Many of you are aware of hospice, either as inpatient or free standing service, which is a program providing a comprehensive set of services. These services include those that offer comfort and assistance to terminally ill patients with less than 6 months to live. In addition to these hospice patients, many patients with more than 6 months to live, could benefit from palliative care services. To fill this void Partnership HealthPlan of California (PHC) is currently sponsoring a pilot program in four counties that offer palliative care services to members who are at a late stage of illness.
Palliative care is an interdisciplinary set of services that aim to improve the quality of life for patients with serious, end-stage illness. These services include symptom management such as pain control, psychological, spiritual, and social support, and logistic support for end of life planning. The principle distinguishing factor between hospice and palliative care is the role of curative care. Hospice patients have explicitly foregone continuance of curative therapy. Palliative care patients may elect to continue a variety of curative care interventions while receiving support care interventions. As such, hospice is a subset of palliative care occurring late in the course of a patient’s life.
The PHC Partners in Palliative Care (PPC) pilot involves palliative care and hospice providers in four counties: ResolutionCare in Eureka, Interim Home Healthcare and Hospice in Redding, Napa Valley Hospice and Adult Day Services in Napa and Yolo Hospice in Davis. As part of the pilot program, these four organizations have committed to providing assessments in the home, 24/7 telephonic support, pain and symptom management, advance care planning and case management. This pilot program began on September 1 and will continue for 6 months.
Which of your patients would be a candidate for palliative care services?. A 2013 PHC analysis of the causes of death for its MediCal members indicates that heart disease (26%), cancer(18%), and COPD (7%) are the most frequent. Through palliative care pilot program, services are being extended to patients who have less than 24 months life expectancy who have stage IV cancer, congestive heart failure, cirrhosis, COPD, dementia or frailty syndrome. Consistent with the Triple Aim – improving patient care, improving the experience of care, and reducing costs- this palliative care pilot program has a goal of increasing the value of care to PHC members at the end of life. For instance, MediCal members often die in institutional settings. The place of death for MediCal members in 2013 were hospital inpatient (37%), nursing home (26%), home (25%) and hospice (1.4%). Dying in hospital or another institutional setting is frequently at odds with the patients end of life wishes. Palliative care services soften the landing by providing interdisciplinary team care to meet their physical, spiritual and mental needs, preferably in their own home. The goal of the PHC pilot program is to honor the choices of our members with an earlier transition to palliative care when appropriate and to see fewer patients with terminal illness spend their last days in the hospital.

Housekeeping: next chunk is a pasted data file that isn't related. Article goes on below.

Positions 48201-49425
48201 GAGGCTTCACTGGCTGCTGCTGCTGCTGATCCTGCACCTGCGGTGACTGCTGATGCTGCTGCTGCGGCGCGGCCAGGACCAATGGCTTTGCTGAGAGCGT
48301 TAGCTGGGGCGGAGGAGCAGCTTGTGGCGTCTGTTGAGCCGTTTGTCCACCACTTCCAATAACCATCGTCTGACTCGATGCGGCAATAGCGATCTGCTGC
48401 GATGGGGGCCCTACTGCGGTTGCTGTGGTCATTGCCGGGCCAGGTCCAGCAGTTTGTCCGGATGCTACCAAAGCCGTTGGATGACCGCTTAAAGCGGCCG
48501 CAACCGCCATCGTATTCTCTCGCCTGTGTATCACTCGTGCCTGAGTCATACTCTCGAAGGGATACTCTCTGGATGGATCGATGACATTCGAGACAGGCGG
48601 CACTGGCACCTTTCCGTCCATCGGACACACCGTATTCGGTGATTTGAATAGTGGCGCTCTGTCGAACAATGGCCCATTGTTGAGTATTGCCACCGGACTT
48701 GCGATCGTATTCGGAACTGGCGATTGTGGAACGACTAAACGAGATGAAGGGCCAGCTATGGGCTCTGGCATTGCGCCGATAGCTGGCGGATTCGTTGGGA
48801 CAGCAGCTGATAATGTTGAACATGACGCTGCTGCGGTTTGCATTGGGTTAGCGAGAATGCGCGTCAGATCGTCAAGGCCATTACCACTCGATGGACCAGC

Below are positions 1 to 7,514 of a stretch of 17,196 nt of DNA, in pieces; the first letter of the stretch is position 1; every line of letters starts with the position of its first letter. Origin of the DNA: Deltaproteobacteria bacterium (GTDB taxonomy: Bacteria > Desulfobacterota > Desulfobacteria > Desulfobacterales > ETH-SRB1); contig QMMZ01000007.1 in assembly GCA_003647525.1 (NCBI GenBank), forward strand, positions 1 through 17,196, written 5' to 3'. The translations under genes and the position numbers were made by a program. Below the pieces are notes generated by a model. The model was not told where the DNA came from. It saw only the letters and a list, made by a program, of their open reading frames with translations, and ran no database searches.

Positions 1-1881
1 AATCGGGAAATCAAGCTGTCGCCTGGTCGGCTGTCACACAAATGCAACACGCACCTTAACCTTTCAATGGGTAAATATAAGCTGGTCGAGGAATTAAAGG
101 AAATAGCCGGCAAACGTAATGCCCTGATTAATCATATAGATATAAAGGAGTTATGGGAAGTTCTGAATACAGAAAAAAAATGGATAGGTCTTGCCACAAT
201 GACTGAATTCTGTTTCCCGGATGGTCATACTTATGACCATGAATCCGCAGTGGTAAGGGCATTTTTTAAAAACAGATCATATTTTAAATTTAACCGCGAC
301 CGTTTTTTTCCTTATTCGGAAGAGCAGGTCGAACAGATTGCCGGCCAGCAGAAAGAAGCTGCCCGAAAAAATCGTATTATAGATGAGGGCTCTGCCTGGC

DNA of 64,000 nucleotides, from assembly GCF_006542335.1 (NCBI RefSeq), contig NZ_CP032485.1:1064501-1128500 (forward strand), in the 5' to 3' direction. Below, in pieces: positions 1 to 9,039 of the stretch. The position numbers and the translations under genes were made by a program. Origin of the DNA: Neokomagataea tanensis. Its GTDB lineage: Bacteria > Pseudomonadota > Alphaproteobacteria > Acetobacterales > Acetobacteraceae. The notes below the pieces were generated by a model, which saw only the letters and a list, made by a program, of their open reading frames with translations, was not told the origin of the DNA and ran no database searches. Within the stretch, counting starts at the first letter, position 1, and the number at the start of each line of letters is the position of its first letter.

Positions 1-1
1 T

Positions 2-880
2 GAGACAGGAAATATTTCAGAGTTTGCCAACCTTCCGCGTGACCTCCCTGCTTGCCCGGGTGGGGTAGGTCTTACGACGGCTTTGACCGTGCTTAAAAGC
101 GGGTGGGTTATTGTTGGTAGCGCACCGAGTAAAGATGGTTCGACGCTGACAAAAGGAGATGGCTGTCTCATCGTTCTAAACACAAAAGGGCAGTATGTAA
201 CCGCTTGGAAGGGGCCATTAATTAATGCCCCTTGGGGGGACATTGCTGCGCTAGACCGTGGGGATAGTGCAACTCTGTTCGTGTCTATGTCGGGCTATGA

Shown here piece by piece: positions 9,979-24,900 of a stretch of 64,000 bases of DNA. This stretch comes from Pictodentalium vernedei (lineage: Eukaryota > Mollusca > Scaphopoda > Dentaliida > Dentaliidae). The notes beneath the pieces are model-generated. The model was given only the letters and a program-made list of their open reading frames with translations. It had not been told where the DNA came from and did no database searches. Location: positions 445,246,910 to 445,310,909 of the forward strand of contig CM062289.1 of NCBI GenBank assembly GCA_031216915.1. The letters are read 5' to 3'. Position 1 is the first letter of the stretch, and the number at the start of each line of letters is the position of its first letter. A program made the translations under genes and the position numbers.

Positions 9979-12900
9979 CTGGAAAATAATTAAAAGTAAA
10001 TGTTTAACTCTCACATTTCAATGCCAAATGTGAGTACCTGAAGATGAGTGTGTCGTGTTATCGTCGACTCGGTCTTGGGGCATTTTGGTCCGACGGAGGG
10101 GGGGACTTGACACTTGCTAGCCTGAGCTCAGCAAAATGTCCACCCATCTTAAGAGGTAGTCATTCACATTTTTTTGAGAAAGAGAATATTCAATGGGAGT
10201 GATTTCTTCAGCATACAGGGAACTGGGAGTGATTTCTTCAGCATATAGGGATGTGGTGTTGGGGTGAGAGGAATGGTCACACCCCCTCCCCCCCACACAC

The PPC pilot will help us implement the upcoming SB1004 legislation (Hernandez 2014) which extends palliative care to MediCal beneficiaries throughout the state of California. DHCS has not yet specified the eligible conditions, services and providers for palliative care for MediCal members, but we hope to influence that process in a positive way by the experience we gain in the Partners in Palliative Care pilot program.